HOPE NOW report: Mortgage lending industry modified 123,000 mortgages in JanuauryMortgagePress.comHOPE NOW, loan modifications, foreclosures, formal repayment plans
HOPE NOW, the private sector alliance of mortgage servicers,
non-profit counselors, and investors that has been working
aggressively to prevent foreclosures and keep homeowners in their
homes, today announced that its members and the larger mortgage
lending industry modified 123,000 mortgages in January 2009. This
is the first time since HOPE NOW began to compile data in July 2007
that the number of mortgage modifications exceeded 100,000 in two
HOPE NOW also announced that the industry initiated 125,000
formal repayment plans in January, which was equal to the
record-high set in October 2008.
The combination of 123,000 mortgage modifications and 125,000
repayment plans means that, in January 2009, HOPE NOW members and
the larger mortgage lending industry helped 248,000 at-risk
homeowners (homeowners in danger of losing their homes) avoid
foreclosure through one of these two "mortgage solutions." This is
a four percent increase over the record-high set in December
According to Faith Schwartz, HOPE NOW's executive director, the
January results demonstrate that the mortgage lending industry is
continuing to expand its efforts to help homeowners. "In the midst
of this ever-changing and extremely challenging mortgage crisis,
HOPE NOW members continue to increase the number of homeowners they
are helping and are trying hard to provide additional positive
solutions, she said. The increasingly frequent use of modifications
as the primary way to help homeowners is very likely to
The HOPE NOW January data also shows:
" Modifications were approximately half of all solutions offered
to homeowners. This is the first time this has happened in
" The number of foreclosures started in January increased by 14,000
over the previous month.
" Completed foreclosure sales increased from 56,000 in December to
68,000 in January.
"It's clear that the mortgage problem is still growing,"
Schwartz said. "That's why HOPE NOW members are looking for
additional ways to help homeowners and are working hard to assist
the Obama administration implement its just-announced
For the first time since its inception, HOPE NOW began reporting
additional "loan-level" data. This detailed information is the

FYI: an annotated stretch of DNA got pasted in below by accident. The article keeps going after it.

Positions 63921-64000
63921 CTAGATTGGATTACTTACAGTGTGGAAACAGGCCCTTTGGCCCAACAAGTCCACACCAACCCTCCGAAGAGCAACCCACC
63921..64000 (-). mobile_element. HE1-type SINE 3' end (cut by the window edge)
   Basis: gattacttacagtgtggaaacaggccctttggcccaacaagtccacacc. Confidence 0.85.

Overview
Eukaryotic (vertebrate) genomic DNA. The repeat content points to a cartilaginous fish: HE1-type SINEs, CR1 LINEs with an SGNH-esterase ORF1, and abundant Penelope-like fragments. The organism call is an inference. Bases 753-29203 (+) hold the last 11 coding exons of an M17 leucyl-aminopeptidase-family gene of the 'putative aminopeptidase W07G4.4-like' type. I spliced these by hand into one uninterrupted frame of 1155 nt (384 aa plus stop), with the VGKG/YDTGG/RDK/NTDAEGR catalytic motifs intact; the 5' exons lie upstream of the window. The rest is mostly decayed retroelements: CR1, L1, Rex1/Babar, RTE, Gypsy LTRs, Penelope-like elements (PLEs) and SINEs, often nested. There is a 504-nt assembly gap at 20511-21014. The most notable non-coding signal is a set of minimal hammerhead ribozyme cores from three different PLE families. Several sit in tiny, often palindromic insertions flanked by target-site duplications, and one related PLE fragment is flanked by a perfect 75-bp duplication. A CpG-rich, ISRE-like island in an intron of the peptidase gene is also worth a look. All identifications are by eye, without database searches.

result of a HOPE NOW initiative that began several months ago to
create a comprehensive database on mortgage delinquency and
industry foreclosure prevention efforts. This loan-level data,
which is a subset of our monthly survey data, is based on
information from approximately 35 million loans.
The loan-level data will provide important and much-needed
additional monthly information for the mortgage lending industry
and policymakers to help at-risk homeowners.
The new loan-level data shows:
" Mortgage performance steadily declined each month in 2008. One
in 10 loans was delinquent in some way by December.
" The number of loans 60-plus days past due, which climbed each
month over the past year, reached 2.9 million in January 2009.
" Both prime and subprime delinquencies rose over the past 18
months. Nearly four percent of all prime loans (including Alt-A and
Option Arm loans) are now seriously delinquent.
" Throughout 2008, the re-default rate ranged between 30 percent
and 40 percent. (HOPE NOW defines a re-default as any mortgage that
is 90 or more days delinquent or in foreclosure 6 months after the
date it was first modified.)
" Almost 55 percent of all mortgage modifications are being made
to mortgages owned by private label investors. Approximately 22
percent of all modifications are being made to mortgages held in
bank portfolios. Slightly more than 17 percent of all modifications
are being made to mortgages owned by Fannie Mae and Freddie Mac.
About three percent of all modifications are being made to
mortgages owned by Ginne Mae.
" In the 3rd quarter of 2008, nearly half of all mortgage
modifications were for homeowners with FICO scores below 620.
" Approximately 25 percent of all homes lost to foreclosure were
non-owner occupied, investor-owned buildings.
According to Michael Bright, HOPE NOW's chief statistician, the
loan-level data means that the industry will be in a better
position to determine whether help is reaching the homeowners who
most need it. "HOPE NOW has put together a comprehensive database
to get a more accurate picture of who the at-risk homeowners are,
how well the industry is doing, and what changes need to be made to
best solve the foreclosure crisis."
A summary table of the results is attached and can be found by
For more information, visit www.hopenow.com.